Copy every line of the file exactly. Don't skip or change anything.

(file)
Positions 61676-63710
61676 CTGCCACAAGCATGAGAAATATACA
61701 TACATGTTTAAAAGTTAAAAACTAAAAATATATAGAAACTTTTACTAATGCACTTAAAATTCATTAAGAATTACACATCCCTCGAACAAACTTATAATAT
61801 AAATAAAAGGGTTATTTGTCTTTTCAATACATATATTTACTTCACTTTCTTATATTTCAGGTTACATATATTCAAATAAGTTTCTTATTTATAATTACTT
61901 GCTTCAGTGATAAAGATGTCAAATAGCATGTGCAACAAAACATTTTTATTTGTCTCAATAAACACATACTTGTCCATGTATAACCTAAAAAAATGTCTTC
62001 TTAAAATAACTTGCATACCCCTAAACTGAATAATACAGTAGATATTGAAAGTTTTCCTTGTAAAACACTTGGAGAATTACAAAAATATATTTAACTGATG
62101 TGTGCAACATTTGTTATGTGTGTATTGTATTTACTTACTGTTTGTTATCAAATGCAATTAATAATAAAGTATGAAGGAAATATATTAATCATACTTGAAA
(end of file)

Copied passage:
Positions 61676-63710
61676 CTGCCACAAGCATGAGAAATATACA
61701 TACATGTTTAAAAGTTAAAAACTAAAAATATATAGAAACTTTTACTAATGCACTTAAAATTCATTAAGAATTACACATCCCTCGAACAAACTTATAATAT
61801 AAATAAAAGGGTTATTTGTCTTTTCAATACATATATTTACTTCACTTTCTTATATTTCAGGTTACATATATTCAAATAAGTTTCTTATTTATAATTACTT
61901 GCTTCAGTGATAAAGATGTCAAATAGCATGTGCAACAAAACATTTTTATTTGTCTCAATAAACACATACTTGTCCATGTATAACCTAAAAAAATGTCTTC
62001 TTAAAATAACTTGCATACCCCTAAACTGAATAATACAGTAGATATTGAAAGTTTTCCTTGTAAAACACTTGGAGAATTACAAAAATATATTTAACTGATG
62101 TGTGCAACATTTGTTATGTGTGTATTGTATTTACTTACTGTTTGTTATCAAATGCAATTAATAATAAAGTATGAAGGAAATATATTAATCATACTTGAAA